North Carolina Cluster members quickly mobilized as HB 918 headed to the Senate floor. Members persistently sent emails to Senators, highlighting their position as medical experts who denounce HB 918 and the criminalizing of medical care. The Cluster listserv was constantly flooded with updates and encouragement from colleagues after receiving responses from Senators who were thankful to hear from clinicians and who planned to vote against HB 918. A contingent of family physicians within the North Carolina Cluster also called upon the North Carolina Academy of Family Physicians to issue an official statement opposing the bill. (3) Unfortunately on June 24 HB 918 passed in the Senate (25 -20) and moved on to pass in the House (59-53). Fortunately, however, after receiving waves of veto requests from North Carolinians, Governor Roy Cooper vetoed the bill on Thursday, July 2nd. (4)
As an Organizer at RHAP, witnessing the mobilization and peer-support of the North Carolina Cluster community was motivating. Seeing how clinicians’ can leverage their positions as medical experts and organize alongside grassroots initiatives reminds me of how inherently connected our reproductive health advocacy in primary care is to other social justice movements.
Showing up for patients in and outside of the clinic brings us closer to a reality where everyone can truly access equitable, person-centered health care.
Wistia is a software company that helps businesses build their brands with video. Their mission is to make business more human, and part of that includes a focus on diversity, equity, and inclusion. In 2019, when Georgia passed legislation restricting access to abortion, Wistia spoke up as a company in support of reproductive rights and abortion. In addition, they pledged a recurring donation to the Reproductive Health Access Project.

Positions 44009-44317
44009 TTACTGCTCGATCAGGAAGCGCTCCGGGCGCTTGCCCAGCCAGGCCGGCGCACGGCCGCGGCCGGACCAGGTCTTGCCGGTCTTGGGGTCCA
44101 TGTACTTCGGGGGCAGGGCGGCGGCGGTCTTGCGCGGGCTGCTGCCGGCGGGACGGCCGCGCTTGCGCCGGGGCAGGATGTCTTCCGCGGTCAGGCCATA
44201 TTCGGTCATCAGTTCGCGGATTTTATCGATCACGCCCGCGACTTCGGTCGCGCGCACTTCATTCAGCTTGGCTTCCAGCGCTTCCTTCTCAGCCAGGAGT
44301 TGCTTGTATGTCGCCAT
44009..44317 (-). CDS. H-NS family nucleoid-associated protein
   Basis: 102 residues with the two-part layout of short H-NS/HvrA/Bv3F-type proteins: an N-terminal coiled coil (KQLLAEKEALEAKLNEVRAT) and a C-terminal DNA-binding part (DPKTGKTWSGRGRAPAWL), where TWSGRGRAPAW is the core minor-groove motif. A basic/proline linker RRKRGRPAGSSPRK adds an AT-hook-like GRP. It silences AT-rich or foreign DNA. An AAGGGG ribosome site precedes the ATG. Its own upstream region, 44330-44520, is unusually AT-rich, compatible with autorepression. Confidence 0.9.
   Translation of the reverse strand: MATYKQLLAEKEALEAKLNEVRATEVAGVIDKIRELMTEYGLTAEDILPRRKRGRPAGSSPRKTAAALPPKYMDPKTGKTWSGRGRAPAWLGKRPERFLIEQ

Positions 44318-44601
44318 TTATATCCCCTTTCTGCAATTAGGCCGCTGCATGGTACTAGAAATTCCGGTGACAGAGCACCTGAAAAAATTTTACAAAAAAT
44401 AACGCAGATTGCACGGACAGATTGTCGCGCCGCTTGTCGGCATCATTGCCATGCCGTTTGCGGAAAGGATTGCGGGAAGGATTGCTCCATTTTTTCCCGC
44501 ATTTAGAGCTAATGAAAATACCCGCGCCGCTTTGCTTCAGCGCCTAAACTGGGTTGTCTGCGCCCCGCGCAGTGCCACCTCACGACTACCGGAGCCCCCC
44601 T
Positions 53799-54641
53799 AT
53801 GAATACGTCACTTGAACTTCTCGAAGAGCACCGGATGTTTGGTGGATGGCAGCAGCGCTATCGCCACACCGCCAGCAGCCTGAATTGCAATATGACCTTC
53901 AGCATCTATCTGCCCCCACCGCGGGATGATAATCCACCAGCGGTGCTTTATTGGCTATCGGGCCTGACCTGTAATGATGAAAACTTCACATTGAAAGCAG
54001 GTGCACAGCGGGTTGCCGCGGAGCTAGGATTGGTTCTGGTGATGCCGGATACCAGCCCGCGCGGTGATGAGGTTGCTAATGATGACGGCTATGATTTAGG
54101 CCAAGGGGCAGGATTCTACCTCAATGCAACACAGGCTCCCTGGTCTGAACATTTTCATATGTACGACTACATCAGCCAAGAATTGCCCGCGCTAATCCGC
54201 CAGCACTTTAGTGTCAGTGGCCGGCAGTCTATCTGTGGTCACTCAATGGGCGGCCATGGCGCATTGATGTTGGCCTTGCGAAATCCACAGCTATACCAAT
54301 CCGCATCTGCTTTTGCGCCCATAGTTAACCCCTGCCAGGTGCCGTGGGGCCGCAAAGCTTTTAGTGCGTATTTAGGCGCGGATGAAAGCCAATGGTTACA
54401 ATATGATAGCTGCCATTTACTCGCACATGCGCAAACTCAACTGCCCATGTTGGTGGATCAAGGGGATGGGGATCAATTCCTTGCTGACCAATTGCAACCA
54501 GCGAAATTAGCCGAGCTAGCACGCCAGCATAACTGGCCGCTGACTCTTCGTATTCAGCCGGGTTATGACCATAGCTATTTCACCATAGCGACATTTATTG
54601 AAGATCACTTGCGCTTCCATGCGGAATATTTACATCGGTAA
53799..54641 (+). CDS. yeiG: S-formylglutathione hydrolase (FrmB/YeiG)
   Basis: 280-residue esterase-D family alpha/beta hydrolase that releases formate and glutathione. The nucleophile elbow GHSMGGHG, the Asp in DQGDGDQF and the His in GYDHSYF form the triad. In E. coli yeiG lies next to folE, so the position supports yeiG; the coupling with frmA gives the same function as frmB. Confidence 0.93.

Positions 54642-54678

Wistia runs its business on a subscription-based model, which has given them the opportunity to grow and reinvest in the business. Understanding how impactful this recurring payment model has been to their success, Wistia wants to be able to offer a dependable stream of funding to organizations they support so they can grow with confidence, too.
Brendan, Wistia’s CTO, first heard about RHAP from his wife who is a family medicine doctor. She’s been an advocate for integrating abortion care into primary care practice and has seen firsthand how beneficial and important this can be for patients.
Wistia is proud to support RHAP in advancing this mission!
As part of RHAP’s ongoing commitment to anti-racism, we wanted to share with you ways to learn with us about the history of injustice in reproductive health and how reproductive justice has become a vital part of reproductive equity.
The term reproductive justice was developed by Black women in 1994, addressing the need for a movement that uplifted the reproductive health needs of marginalized women, such as women who identify as BIPOC or as LGBTQ+. Sistersong defines reproductive justice as “the human right to maintain personal bodily autonomy, have children, not have children, and parent the children we have in safe and sustainable communities.” RHAP is committed to rooting our values in action, and one part of that is incorporating the reproductive justice framework into our own work. This month, we want to highlight some resources that serve as an introduction to reproductive justice (RJ).
This article was written by our summer intern, Vishu Chandrasekhar. Vishu is supported by the Civil Liberties and Public Policy Program.